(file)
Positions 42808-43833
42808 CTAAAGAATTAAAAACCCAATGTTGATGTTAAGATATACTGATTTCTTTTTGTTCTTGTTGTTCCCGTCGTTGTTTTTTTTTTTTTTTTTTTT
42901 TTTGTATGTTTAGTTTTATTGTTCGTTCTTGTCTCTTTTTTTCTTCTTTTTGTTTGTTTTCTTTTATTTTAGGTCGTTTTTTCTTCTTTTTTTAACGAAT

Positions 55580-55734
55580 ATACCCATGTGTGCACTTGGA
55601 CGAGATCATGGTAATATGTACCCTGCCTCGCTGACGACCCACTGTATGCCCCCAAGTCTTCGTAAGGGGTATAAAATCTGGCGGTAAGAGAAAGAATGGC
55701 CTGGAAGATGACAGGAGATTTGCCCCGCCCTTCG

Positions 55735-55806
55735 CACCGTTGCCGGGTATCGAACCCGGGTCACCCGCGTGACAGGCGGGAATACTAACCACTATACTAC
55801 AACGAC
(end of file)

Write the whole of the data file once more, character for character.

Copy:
Positions 42808-43833
42808 CTAAAGAATTAAAAACCCAATGTTGATGTTAAGATATACTGATTTCTTTTTGTTCTTGTTGTTCCCGTCGTTGTTTTTTTTTTTTTTTTTTTT
42901 TTTGTATGTTTAGTTTTATTGTTCGTTCTTGTCTCTTTTTTTCTTCTTTTTGTTTGTTTTCTTTTATTTTAGGTCGTTTTTTCTTCTTTTTTTAACGAAT

Positions 55580-55734
55580 ATACCCATGTGTGCACTTGGA
55601 CGAGATCATGGTAATATGTACCCTGCCTCGCTGACGACCCACTGTATGCCCCCAAGTCTTCGTAAGGGGTATAAAATCTGGCGGTAAGAGAAAGAATGGC
55701 CTGGAAGATGACAGGAGATTTGCCCCGCCCTTCG

Positions 55735-55806
55735 CACCGTTGCCGGGTATCGAACCCGGGTCACCCGCGTGACAGGCGGGAATACTAACCACTATACTAC
55801 AACGAC